It was really out of necessity. I was living in Yosemite Valley running restaurants. I’d lived there for seven years and had never planned on being a restaurant manager, but it’s just sort of the way my life went. I moved to Yosemite thinking I’d live there for three or four months, maybe a year at most. I did a few things at first, I was a housekeeper in Curry Village and then I was a ski instructor at Badger Pass in the winter. As I approached the time when leaving or staying became something I needed to decide between, I decided I wasn’t ready to leave yet, but I needed a long term job and getting into managing was kind of a natural progression. A buddy of mine said hey, I’ll make you a manager of the pizza place tomorrow. I agreed and became manager of the pizza place, and the hamburger place, and then I became the manager of those two things plus the bar, plus the coffee shop, plus the snack stand. Then I became manager of that plus the buffet and then it was all of Curry Food and Beverage.
I went from being someone who never planned on doing it to managing about 120 people and seven or eight different managers at the height of the season. It was a big job. I ended up doing it for 7 years, and now I had a wife and two kids so I thought this is it, I’m never getting out of managing. I didn’t have a passion for it, though, and I had always been an artist and had always wanted to make a living at art. I had an idea that I could write a kids’ book about Yosemite and use my art to do the illustrations and maybe, if I could get that going, I could make some money with the art. So I did that and, as it turns out, that worked. That was step one.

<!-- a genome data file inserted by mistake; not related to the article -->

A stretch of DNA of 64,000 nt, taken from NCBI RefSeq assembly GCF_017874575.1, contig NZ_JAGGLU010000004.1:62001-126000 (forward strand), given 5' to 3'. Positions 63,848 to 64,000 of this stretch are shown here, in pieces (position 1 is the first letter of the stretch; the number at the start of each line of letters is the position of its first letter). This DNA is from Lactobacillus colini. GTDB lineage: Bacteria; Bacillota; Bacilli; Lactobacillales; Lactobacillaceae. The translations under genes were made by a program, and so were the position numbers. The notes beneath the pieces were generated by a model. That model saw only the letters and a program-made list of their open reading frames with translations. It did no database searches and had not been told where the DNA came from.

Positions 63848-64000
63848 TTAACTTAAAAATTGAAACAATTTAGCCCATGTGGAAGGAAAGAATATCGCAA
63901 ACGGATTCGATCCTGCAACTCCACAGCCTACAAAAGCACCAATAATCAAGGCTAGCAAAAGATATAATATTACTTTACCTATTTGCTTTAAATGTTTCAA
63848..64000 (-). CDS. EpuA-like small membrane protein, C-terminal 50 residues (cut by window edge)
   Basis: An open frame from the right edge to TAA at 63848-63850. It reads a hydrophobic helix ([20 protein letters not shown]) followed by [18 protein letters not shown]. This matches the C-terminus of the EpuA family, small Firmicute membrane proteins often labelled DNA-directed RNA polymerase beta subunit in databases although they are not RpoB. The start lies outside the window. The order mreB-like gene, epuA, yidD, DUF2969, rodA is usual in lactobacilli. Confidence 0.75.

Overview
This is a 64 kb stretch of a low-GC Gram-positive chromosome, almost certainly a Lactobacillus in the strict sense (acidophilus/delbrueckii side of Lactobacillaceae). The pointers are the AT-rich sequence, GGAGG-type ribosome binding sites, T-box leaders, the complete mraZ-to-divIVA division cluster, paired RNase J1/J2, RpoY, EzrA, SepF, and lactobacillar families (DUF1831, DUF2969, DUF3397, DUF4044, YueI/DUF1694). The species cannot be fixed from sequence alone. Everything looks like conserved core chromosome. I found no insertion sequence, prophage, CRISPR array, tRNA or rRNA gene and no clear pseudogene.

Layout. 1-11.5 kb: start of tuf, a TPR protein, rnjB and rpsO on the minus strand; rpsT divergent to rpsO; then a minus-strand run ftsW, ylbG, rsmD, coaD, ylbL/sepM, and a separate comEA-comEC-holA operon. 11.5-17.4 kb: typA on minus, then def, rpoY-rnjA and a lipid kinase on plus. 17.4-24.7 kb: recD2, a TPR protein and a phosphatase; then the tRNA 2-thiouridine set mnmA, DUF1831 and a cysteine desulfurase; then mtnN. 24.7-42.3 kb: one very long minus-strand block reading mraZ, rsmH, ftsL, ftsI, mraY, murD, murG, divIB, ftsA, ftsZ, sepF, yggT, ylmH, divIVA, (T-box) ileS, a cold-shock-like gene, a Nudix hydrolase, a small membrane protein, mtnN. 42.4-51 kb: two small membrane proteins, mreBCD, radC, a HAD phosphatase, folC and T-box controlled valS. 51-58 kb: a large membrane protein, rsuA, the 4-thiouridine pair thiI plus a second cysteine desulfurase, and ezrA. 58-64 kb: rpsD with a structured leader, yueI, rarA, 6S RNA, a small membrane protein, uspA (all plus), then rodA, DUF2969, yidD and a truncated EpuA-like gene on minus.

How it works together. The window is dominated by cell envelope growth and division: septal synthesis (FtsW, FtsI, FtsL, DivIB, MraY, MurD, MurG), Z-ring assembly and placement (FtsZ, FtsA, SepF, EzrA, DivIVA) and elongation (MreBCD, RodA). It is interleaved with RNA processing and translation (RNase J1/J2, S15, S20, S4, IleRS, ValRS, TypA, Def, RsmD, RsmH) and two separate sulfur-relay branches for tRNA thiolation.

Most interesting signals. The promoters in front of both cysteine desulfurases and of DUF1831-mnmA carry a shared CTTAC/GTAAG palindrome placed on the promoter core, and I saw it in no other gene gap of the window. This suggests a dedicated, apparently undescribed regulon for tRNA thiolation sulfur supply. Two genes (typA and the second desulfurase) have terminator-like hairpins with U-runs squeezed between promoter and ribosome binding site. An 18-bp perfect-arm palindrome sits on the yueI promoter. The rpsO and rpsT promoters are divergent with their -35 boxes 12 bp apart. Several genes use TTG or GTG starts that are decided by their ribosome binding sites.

After that had been going on for a couple of years, a nearby school called me up and said they’d love to have me come and do an author visit. I agreed to it but had no idea what I was going to do when I got there. Out of desperation I developed this idea of teaching the kids how to write a story, and I’d use the group to come up with ideas and show them how to illustrate the ideas that they came up with as we went along. So I threw this idea together and went to the school and did it, and the response was that it was great! They’d never had an author do something like that before. It was an interactive and fun lesson that the kids really got into and I thought okay, maybe other schools would like to do the same thing? I started going out and presenting with other schools and, because of that, some doors opened financially for me that I had not planned on and I was able to retire from the restaurant industry and just do my book promotion and school presentations full time. I think it was in 2006 that my wife and I left Yosemite and moved to Oakhurst, and that’s what we’ve been doing ever since.